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Sixth Annual
B Informed Patient Conference 2006
June 10-11, 2006, Stanford California

Highlights from
HBV Treatment for Children Today

Philip Rosenthal, MD, Medical Director, Pediatric Liver Transplant Program, University of California San Francisco Children’s Hospital 

 

Hepatitis B statistics looks different in children than adults:

  • 90% of adults who are infected with HBV will recover
  • 90% of infants who infected with HBV will develop chronic infections
  • Acute hepatitis B - 4% perinatal, 4% children (1-10 years), and 83% adults
  • Chronic hepatitis B – 24% perinatal, 12% children, and 59% adults

 

Concentration of HBV in Bodily Fluids (see slide)

  • High- Blood, serum, and wound exudate
  • Moderate - Semen, vaginal fluids, saliva
  • Low/Not detectable - Urine, feces, sweat, tears, breast milk

Guidelines for Children with HBV

 Although there are no “official” guidelines for children as there are for adults, Dr. Rosenthal is currently serving on a panel to help the Pediatric Gastroenterology Society develop general recommendations. Based on his own experience, Dr. Rosenthal uses the following guidelines, with the caveat that there are situations that may require additional tests:

  • History and Physical
  • Lab Tests – to assess liver disease (CBC with platelets, hepatitis panel, prothrombin time), and to assess HBV replication (e-antigen, e-antibody, and DNA viral load)
  • Tests to rule out other liver diseases (hepatitis C and hepatitis D)
  • Liver cancer screening – AFP and ultrasounds; he has seen liver cancer in very young children, so it’s not too early to start screening
  • Liver biopsy – to grade and stage liver disease (not routinely performed, though)

Chronic HBV Screening

  •   If eAg+, DNA > 105, normal ALT – check ALT every 3-6 months
  • If ALT > 1-2 x upper normal limits – recheck every 1-3 months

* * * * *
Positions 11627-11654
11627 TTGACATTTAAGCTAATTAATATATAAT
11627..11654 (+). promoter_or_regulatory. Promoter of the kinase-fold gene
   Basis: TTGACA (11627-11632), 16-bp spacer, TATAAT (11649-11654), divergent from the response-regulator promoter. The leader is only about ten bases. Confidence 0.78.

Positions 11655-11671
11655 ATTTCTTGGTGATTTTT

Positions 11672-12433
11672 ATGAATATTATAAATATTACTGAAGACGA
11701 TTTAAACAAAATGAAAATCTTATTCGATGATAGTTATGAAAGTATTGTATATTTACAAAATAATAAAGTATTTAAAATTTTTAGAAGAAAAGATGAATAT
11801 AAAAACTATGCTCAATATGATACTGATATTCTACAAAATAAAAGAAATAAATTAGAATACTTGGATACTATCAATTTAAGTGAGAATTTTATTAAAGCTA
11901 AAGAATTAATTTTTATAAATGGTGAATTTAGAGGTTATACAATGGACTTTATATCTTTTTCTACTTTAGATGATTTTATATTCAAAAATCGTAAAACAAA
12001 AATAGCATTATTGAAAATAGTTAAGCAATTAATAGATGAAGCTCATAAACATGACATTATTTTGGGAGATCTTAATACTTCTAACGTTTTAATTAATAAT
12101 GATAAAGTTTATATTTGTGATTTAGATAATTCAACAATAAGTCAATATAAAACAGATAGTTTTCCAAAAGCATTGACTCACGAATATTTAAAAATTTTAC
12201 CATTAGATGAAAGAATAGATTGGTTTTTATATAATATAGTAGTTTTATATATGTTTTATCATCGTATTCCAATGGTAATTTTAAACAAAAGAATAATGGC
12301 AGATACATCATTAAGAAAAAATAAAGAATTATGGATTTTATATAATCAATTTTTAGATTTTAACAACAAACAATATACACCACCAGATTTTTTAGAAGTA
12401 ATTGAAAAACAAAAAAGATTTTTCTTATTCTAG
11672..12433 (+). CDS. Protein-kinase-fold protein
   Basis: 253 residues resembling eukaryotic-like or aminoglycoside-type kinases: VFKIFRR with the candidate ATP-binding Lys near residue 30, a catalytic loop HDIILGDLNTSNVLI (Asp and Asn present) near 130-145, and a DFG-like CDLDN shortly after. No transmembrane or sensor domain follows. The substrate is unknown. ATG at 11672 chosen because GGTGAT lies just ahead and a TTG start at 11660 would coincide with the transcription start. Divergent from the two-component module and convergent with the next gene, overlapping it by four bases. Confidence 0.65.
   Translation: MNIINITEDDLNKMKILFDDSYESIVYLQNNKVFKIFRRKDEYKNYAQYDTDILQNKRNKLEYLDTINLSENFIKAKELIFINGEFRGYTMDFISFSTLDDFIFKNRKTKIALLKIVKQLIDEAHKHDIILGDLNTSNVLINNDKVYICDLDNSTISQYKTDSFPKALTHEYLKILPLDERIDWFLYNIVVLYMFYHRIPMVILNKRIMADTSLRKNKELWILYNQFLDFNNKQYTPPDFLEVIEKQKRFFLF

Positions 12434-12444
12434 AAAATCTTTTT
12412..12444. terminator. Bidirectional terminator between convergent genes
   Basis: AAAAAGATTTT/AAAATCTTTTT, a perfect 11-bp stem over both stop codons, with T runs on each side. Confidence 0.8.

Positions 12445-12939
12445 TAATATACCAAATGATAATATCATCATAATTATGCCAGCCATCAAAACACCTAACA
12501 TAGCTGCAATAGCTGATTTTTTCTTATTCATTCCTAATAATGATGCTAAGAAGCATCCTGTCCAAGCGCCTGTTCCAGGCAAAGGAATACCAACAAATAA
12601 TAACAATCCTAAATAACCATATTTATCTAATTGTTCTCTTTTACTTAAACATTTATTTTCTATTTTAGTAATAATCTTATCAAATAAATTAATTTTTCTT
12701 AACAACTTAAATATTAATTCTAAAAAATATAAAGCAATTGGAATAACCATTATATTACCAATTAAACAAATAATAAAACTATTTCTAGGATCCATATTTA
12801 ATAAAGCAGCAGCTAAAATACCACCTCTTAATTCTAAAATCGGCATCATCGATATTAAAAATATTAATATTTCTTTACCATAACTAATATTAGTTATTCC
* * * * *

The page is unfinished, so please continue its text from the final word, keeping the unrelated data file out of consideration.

• If eAg+, DNA > 10 5- 1010, and ALT > 2 x upper normal limits – consider liver biopsy and treatment

 Approved therapies for children

  • Interferon alpha (Intron A) – for eAg positive children (three times a week for 4-6 months); for eAg negative children (three times a week for one year); no drug resistance.
  • Lamivudine (Epivir) – for eAg positive children (daily ≥ 1 year); for eAg negative children (daily > 1 year); drug resistance at year 1 is ~ 20% and 70% at year 5.

Interferon alpha is attractive because it is for a short period of time, even though it requires a subcutaneous injection. Most children tolerate the side effects better than adults and there are many tricks to minimize side effects.

Lamivudine is difficult because it requires taking a pill every day for more than a year and drug resistance can develop. Long term use of any drug in children is a thorny issue – what is the potential impact on a child’s future growth and development? With the current oral HBV drugs, what will happen if a 9 year old child develops resistance? What will be his or her treatment options?

There are currently pediatric clinical trials for adefovir dipivoxil (Hepsera) that was already approved for adults. As of now, there are no trials for entecavir (Baraclude) or pegylated interferon (Pegasys).

 Please see Dr. Rosenthal’s slides for additional information.


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